their workforce needs with temporary workers instead of hiring full-time employees.”
Shinda Starr’s Décor & You franchise in Woodbridge, Virginia, has yet to be affected by the downturn. “The clients I have now are people who have been in homes for three to five years and just haven’t had time to decorate,” she says. “They’re staying home more, starting to look around their environment. They want to make home a sanctuary.” She won the 2007 Décor & You Business Development Award for pushing her business beyond $100,000 in sales—more than double the previous year’s sales. Starr’s startup investment was just $14,000 in 2005 and provided Starr with the tools she needed such as the company’s customized accounting, inventory, and design software; 200 plus hours of training; as well as Web, marketing, and public relations.
Darrell Johnson, president of FRANdata, a franchise research firm, also says residential, personal, and business service providers show strength despite the economic recession. Financial, legal, accounting, and computer support services for small businesses are promising as are youth-oriented franchises such as sports leagues, art programs, childcare, and tutoring.
All of this is good news for people interested in home-based franchises, which are predominantly service businesses. Still, not all services are created equal, and Johnson adds that a key consideration in a down economy is: “To what extent is this brand’s product or service deemed to be necessary versus discretionary?” People may still need haircuts when interviewing for jobs in a recession but do they need a $50 cut or $15 cut, he asks.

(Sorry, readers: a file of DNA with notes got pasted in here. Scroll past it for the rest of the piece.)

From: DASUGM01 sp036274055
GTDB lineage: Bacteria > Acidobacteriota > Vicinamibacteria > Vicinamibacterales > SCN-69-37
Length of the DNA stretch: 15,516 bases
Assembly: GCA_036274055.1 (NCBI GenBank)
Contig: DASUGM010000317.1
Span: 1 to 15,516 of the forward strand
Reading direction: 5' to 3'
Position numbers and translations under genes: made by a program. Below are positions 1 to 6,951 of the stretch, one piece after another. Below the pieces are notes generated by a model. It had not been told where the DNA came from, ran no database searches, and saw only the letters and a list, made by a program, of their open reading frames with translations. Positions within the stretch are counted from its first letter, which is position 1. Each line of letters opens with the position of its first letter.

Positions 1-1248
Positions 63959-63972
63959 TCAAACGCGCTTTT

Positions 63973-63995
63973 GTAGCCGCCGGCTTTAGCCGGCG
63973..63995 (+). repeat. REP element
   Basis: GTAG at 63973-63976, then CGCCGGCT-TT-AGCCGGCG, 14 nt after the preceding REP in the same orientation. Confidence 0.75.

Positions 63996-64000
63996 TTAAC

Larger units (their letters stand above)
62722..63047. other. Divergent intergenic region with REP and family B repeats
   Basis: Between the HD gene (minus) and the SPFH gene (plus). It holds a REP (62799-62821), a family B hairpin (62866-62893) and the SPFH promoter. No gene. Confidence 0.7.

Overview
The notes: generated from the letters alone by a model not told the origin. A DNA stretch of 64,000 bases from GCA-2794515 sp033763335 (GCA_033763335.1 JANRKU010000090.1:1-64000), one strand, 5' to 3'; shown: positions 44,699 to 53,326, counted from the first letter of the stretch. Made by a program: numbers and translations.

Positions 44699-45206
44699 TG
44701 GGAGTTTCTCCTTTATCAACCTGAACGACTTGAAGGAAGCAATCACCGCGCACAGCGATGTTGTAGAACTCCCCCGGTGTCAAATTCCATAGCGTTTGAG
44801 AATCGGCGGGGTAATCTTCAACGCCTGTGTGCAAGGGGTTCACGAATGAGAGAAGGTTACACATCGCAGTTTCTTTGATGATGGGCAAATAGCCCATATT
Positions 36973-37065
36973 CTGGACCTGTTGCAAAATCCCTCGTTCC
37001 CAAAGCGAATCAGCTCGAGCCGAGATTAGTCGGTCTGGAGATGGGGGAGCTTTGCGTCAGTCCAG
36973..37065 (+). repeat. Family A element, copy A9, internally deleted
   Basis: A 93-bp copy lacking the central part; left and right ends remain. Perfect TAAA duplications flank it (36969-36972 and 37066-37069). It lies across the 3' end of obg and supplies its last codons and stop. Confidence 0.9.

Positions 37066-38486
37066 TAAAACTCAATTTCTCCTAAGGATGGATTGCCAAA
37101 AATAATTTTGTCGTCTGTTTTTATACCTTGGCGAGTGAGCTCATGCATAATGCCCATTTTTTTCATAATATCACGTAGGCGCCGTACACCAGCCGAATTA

Health and Wealth
Entrepreneurs hoping to weather economic storms should also consider the healthcare industry. “When the economy is booming people don’t consume more healthcare than they would on average and when the economy is in a recessionary period, people do not necessarily cut on healthcare spending,” says Paul Larson, an equities strategist for Morningstar, a Chicago-based investment research firm. “If you’re looking for an industry that has no economic sensitivity, healthcare has got to be at the top of the list.” A recent FRANdata report found that in-home health concepts are positioned for “excellent sales and revenue growth.”
Al and Adair Voorhees, owners of a Home Helpers franchise in Virginia Beach, Virginia, saw their 2008 revenues jump roughly 20% into the “low six-figures” despite the economy. The 47-year-olds were attracted to the franchise five years ago because of its favorable reviews from current and former franchisees, low startup costs (then about $14,900) and multiple revenue streams. The home healthcare business serves the elderly, those recovering from injury and illness, and new and expectant mothers.
“The impact of the recession in healthcare is far less than it is in other industries,” Voorhees says. “What we see is that when people need care, they are going to pay for it in good times and in bad times.”
Once you’ve found the right franchise, there’s still the question of how to fund it. Increasingly, the answer is a Small Business Administration-backed loan. Despite the downturn, black entrepreneurs received $83 million in